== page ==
Kog’s been on the road to recovery since his un-update a few patches back. His marksman build’s been steadily climbing thanks in part to a bunch of indirect buffs (ex. Blade of the Ruined King/Guinsoo’s Rageblade last patch), and his mage build bounced back a bit too well after our first wave of follow-up in 6.21. A few light touches should get both flavors of the void puppy to a stable spot. For marksman Kog, that’s adding a small bit of oomph to his people-melting button; for mage Kog, that’s pulling some excess waveclear out of his lane phase to keep him on his toes.
Health regen down. Q damage up, but damage against minions down. E damage down.
Given that LeBlanc’s pre-season changes spread her (previously instant) damage out over a brief window, it’s not surprising that players have been exploring her other strengths. Two patches out, it’s safe to say LeBlanc’s shifted farther away from her assassin roots than we intended. We’re siphoning some power back into her traditional bursty playstyle while tapping down a few unexpected strengths.
Alpha Strike better follows enemies that Flash away after being tagged.
This is a lot of text that says if Master Yi’s primary target Flashes away the moment before he reappears, Yi will follow them rather than awkwardly popping out at the spot the target just Flashed away from.
Also, a bugfix we will decline to comment on.
Whereas last season’s Nidalee was a machine of efficiency in the jungle, she’s now struggling to complete her clears with enough strength remaining to make an impact on the game. We haven’t forgotten the balance challenges Nidalee presented in 2016, but it’s plain to see she’s now having the opposite balance problem, regardless of lingering gameplay issues. With many of her problematic mechanics removed (namely, most of her attack resets), a straightforward attack damage buff should put her head back above water as pre-season monitoring continues, without choking out the rest of the jungle roster.
Overall Bonetooth Necklace bonuses reduced. Attack damage per level increased.
While his rework toned down his upfront damage, new Rengar was getting enough attack damage from Bonetooth Necklace to retain the frustration old Rengar wrought. We’re dialing back his scaling to make sure squishy champions get a response to respond to knifecat before he claws their faces off. While we were investigating his Bonetooth damage, we found a bug: it was scaling off of total, not bonus attack damage. We’re fixing that, and compensating via base attack damage scaling to avoid a double-nerf.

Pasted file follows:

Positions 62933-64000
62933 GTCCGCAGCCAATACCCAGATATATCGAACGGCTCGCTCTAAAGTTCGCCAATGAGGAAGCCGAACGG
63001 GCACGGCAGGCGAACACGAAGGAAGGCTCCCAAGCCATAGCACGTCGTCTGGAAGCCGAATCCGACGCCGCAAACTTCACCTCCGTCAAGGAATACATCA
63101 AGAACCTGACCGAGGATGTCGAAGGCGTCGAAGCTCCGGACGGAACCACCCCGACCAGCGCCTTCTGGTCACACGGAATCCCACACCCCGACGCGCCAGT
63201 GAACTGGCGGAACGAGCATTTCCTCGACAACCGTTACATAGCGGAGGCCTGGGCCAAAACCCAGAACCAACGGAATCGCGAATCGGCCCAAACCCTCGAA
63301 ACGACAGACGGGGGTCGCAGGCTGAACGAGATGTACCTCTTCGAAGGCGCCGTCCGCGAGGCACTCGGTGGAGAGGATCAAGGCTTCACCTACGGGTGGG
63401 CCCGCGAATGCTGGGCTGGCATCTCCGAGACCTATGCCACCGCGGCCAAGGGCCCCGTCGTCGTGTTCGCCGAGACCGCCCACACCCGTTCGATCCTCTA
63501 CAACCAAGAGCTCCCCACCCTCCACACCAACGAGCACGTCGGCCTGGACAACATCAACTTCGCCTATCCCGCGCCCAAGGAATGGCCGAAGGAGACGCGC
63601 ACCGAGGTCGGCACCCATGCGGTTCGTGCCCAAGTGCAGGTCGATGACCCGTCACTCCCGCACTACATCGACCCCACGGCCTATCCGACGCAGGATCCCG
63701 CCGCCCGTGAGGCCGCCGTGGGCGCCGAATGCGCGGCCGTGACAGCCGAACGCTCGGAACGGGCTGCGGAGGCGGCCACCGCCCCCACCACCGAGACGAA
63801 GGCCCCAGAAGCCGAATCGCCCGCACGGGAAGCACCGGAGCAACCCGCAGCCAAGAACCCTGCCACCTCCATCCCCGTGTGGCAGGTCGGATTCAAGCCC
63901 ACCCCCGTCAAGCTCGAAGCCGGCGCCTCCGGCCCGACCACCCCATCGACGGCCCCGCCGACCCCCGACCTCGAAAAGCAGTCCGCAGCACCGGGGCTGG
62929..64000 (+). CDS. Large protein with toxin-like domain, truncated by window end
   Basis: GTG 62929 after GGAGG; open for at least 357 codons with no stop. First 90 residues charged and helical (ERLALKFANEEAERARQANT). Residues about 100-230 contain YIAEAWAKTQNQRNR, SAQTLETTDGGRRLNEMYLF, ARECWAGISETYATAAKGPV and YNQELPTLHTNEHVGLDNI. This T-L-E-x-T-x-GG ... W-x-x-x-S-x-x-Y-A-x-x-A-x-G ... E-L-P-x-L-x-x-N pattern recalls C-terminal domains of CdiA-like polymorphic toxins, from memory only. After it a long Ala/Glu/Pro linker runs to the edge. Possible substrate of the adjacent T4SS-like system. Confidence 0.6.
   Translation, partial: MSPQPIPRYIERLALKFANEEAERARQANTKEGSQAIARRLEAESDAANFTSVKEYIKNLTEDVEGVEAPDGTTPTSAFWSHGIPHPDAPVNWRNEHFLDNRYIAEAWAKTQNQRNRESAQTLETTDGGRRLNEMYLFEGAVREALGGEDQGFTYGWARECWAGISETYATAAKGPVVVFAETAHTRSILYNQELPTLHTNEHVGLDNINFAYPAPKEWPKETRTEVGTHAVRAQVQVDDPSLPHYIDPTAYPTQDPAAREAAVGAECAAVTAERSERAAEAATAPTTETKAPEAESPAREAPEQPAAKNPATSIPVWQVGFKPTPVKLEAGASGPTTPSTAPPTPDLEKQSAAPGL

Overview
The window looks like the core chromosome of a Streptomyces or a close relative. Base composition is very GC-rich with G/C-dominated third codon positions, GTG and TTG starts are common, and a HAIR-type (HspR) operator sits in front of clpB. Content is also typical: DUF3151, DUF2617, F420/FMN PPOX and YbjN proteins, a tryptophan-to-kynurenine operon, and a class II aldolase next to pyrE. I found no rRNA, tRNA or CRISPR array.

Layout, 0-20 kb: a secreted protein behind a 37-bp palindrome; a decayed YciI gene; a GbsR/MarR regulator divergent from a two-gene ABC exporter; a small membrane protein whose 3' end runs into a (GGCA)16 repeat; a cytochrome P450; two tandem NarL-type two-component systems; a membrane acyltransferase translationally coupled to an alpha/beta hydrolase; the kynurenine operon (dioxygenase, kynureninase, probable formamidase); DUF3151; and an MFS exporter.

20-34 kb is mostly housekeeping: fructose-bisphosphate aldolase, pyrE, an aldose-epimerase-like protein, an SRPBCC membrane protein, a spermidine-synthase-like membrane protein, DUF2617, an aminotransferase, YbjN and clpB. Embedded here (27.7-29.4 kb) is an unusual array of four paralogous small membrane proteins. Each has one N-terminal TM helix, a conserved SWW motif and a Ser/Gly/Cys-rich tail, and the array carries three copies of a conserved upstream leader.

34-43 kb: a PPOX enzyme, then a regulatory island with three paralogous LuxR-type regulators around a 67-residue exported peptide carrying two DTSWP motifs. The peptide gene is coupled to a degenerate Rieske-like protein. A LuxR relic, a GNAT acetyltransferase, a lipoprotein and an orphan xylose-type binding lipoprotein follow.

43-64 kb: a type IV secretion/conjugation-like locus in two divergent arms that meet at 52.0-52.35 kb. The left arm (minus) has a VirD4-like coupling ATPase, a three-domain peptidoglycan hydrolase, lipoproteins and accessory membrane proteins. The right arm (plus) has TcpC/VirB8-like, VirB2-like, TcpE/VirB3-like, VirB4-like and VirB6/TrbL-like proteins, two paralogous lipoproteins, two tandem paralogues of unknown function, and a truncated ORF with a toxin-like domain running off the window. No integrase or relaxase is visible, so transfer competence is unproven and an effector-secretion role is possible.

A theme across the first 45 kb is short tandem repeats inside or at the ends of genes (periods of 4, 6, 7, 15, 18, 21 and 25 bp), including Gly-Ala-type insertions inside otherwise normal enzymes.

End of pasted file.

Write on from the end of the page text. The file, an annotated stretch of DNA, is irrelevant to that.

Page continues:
Buff-fixes for Backstab.
Cleaning up a few quirks where Backstab wasn’t doing what you’d expect it to.
Passive can now be stacked on Howling Abyss and Twisted Treeline
Following up on last patch’s ability update, we’re giving Shyvana ways to earn Fury of the Dragonborn stacks on maps that don’t have elemental drakes.
Passive damage decreased. W mana cost increased.
Like other hypercarries, Twitch’s natural enemy is the lane bully marksman (Lucian, Draven, MF). With pre-season’s shift from flat armor penetration to lethality, those lane bullies have lost a lot of early strength. Combined with the strength Twitch himself gained from the stealth update, the Plague Rat’s quickly risen to the top of bot-lane’s food chain. We’re trimming some of his early power so enemies once again have a chance to stall out his late-game scaling.
Passive now scales with bonus attack speed and its duration is the same regardless of proc type.
When Varus has been successful in the past, it’s been by building raw attack damage and armor penetration items, rather than marksman crit builds. We want to support Varus as both a caster and a traditional marksman, so we’re making the basic-attack scaling on his passive more appropriate in the late game.
Q damage down at later ranks.
When we last visited Vayne, we buffed Tumble’s scaling to compensate for the strength of lane bullies. The net result of that change: Vayne (a late-game hypercarry) now has a powerful mid-game spike once Tumble is maxed and she completes her Infinity Edge + Statikk Shiv combo. With mid-game dueling mastery, Vayne no longer has to wait to scale before she becomes a dominant threat. We’re reverting Tumble’s previous buff to get her back to her late-game-focused ways.
Single target and area-effect spells no longer cause a stronger slow. Cost and stats decreased.